Axel Merk to Moneynews: US Dollar Is the 'Last Domino Standing'

Monday, 24 Jun 2013 01:28 PM

By Dan Weil and David Nelson

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The dollar is one of the few financial assets to thrive since Federal Reserve Chairman Ben Bernanke indicated last Wednesday that the Fed may taper its quantitative easing soon.

But the dollar's strength won't last long, Axel Merk, chief investment officer of Merk Investments, told Newsmax TV in an exclusive interview.

The Dollar Index, which measures the greenback against six major currencies, gained 2 percent from Tuesday's low through Friday.

Story continues below video.



"In many ways, the dollar is like the last domino standing," Merk said. "Remember, in 2008, there was a flight to the dollar as well. But the other asset class that did well was Treasurys. Well, this time around, there is no hiding in Treasurys."

The yield on the 10-year Treasury note rose from 2.54 percent Friday to 2.59 percent Monday, the highest level in almost two years.

"Some people are saying the dollar's going to be doing great; we have all of this tightening happening at the Fed and what-not," he noted. "Well, guess what? We just think that is the last bubble out there."

While Bernanke sees a smooth exit from quantitative easing, "we also like to have cupcakes for dessert," he quipped. "The challenge is, of course, his exit won't happen. The market says we don’t want this exit because, guess what? We are addicted to this easy money."

Editor’s Note: Put the World’s Top Financial Minds to Work for You

The dollar is benefiting from "liquidity" now, not "quality," Merk explained. "In the U.S., the great thing is you can take your money out. That's why people are putting money in in times of crisis."

Still, the euro has held its own against the dollar over the last year, he stated. Indeed, it gained 4.8 percent against the greenback during that period.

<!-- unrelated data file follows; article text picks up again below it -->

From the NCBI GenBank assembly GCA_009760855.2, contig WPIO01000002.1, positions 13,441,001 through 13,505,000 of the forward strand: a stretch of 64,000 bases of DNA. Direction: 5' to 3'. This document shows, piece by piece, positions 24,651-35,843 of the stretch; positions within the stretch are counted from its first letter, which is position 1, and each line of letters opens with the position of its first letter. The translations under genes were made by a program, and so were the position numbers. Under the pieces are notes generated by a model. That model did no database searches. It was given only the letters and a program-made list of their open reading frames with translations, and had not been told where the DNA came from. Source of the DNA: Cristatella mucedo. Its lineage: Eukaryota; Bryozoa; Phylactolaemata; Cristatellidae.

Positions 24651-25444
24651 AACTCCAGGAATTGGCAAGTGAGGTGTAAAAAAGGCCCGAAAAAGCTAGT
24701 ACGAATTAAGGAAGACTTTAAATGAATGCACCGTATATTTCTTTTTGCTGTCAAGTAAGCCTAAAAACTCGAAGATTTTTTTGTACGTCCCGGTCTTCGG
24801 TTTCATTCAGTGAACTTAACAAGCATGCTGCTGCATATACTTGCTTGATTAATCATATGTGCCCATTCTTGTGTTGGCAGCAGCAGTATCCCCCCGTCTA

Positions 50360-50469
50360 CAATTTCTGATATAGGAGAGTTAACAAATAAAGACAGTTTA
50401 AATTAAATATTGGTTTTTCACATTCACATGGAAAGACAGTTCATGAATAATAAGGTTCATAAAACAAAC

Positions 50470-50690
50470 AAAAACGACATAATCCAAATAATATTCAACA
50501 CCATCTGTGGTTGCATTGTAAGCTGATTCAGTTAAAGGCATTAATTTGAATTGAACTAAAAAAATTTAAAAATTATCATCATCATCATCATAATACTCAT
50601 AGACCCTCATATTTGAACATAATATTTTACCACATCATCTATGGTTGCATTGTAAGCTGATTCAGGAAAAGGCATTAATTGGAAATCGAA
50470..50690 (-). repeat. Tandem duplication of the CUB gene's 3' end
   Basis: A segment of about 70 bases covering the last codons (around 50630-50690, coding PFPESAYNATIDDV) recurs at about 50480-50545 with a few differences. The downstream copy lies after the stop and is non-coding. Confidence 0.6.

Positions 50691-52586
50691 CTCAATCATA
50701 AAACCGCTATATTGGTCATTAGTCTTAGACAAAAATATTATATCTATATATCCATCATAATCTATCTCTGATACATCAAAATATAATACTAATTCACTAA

And the dollar's recent strength doesn't help most U.S. investors anyway because their investments are always denominated in dollars.

Meanwhile, the recent severe correction in gold represents an attractive buying opportunity, Merk suggested. Gold has plunged more than 20 percent so far this year, trading at $1,275 Monday.

"We like it when volatility is up," he said. "When gold goes up for 12 years in a row ... at some point, somebody's going to sell, and then everybody piles in with a vengeance. It's more symptomatic of the markets in general that when liquidity dries up, we can plunge."

As for the long term, "we're quite bullish on gold simply because there's too much debt in the world," Merk explained. "Europeans may try austerity, but in the rest of world, we'll use the printing press."

And it's not as if there's a more attractive and secure investment. "You've got to realize there is no safe haven in the world left," he stressed.

"And that's one of the reasons we argue you've got to diversify to purchase something as mundane as cash. If you hold cash, dollar cash, your purchasing power is at risk. So gold is one of the tools you may want to have in your toolbox."

Editor’s Note: Put the World’s Top Financial Minds to Work for You


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